Independent Walkers and Thinkers

Or The Treacherous Target Toy Aisle

I have a 17 month old boy. He likes to walk with me instead of being carried or being in a stroller, etc. He doesn't run away from me or anything, he just wants to do his own thing. I take my time with him and let him look, stop and do something but when I tell him to come, he never does unless I come take his arm (which usually results in the limp body trick).Are there any ways to help him obey my directions or is it too early to expect that???

It sounds like you've got a bright and independent little one! From the little bit you said, I would guess that obeying directions isn't really his style (yet). I think that you may have to help him decide that you want the same thing. Inspire his decision, make him believe that he decided it.

Example: Going to Target can be the longest experience of my life because the seven toy aisles take an hour to browse. But, if instead of saying, "Its time to go to the next aisle," I try something like feigning enthusiasm, runninh down the aisle exclaiming, "Look! Diego toys! Oh, wow, oh, look over here - Dora! I see Dora down here! Oh, look, this next aisle has even more toys! Come push this button, you've got to see what this Scoop can do!" Doing it this way we can get through the treacherous Target toy aisle in ten minutes! I set the tone and they were none the wiser.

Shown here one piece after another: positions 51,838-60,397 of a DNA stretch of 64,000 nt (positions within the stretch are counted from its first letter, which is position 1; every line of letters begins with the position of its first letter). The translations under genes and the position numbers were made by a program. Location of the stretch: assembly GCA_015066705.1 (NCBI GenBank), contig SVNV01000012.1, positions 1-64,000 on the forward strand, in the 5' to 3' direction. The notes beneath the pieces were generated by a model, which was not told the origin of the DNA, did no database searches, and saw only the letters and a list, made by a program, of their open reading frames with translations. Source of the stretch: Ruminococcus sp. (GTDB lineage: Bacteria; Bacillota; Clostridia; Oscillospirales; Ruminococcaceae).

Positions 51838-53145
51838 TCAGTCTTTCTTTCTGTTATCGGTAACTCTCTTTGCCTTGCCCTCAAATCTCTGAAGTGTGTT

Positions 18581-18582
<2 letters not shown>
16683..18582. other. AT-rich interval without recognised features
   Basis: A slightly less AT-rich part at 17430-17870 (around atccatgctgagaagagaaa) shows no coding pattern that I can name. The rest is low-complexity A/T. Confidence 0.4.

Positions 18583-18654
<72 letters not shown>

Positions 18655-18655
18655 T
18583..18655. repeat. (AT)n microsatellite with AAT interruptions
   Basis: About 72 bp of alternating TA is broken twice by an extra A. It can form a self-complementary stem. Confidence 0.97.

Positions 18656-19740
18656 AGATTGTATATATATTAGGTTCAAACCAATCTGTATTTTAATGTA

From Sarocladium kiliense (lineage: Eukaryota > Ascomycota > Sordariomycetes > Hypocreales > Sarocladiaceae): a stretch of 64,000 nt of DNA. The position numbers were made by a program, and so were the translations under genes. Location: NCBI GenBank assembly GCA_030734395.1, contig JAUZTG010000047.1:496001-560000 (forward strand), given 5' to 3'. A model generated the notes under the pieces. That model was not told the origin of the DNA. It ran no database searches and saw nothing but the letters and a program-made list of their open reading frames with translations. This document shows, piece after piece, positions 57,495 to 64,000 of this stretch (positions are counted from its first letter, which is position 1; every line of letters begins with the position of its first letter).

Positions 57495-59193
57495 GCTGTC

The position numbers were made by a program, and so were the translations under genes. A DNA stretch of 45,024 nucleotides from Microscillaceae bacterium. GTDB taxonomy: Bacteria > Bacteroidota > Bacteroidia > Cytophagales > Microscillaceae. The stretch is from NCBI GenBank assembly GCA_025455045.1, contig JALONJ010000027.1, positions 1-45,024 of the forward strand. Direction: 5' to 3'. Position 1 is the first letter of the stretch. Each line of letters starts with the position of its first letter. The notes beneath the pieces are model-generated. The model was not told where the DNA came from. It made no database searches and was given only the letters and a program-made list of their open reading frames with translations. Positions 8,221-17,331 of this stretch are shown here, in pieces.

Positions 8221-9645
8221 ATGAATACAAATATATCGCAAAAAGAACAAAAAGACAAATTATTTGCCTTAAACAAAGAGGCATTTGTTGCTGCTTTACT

So, I would suggest you lean down and whisper in his ear (almost like a secret) what you want him to do. Here are some words to try: "I just remembered there is a red fire truck in the car - I wonder where the car is?" OR "I see a big yellow bus over there - I wish I could see it" (the bus or other vehicle would be closer to your destination) OR "What is that over there? I wish I knew?"

Of course, I would start introducing the idea of following directions. Pick one or two things that are really important and just don't budge. So, if he wants to walk then be sure that when you come to a street you explain that he needs to hold your hand you you need to hold him. Give him to options and then if he doesn't choose, you choose. And just stick with it. It doesn't matter if the street is empty - its about principle. So, pick a few things (few being the key word) and don't budge. It will help him as he gets older to know that when you say something you really mean it!

Good luck!

Painting: Garden at V├ętheuil by Claude Monet

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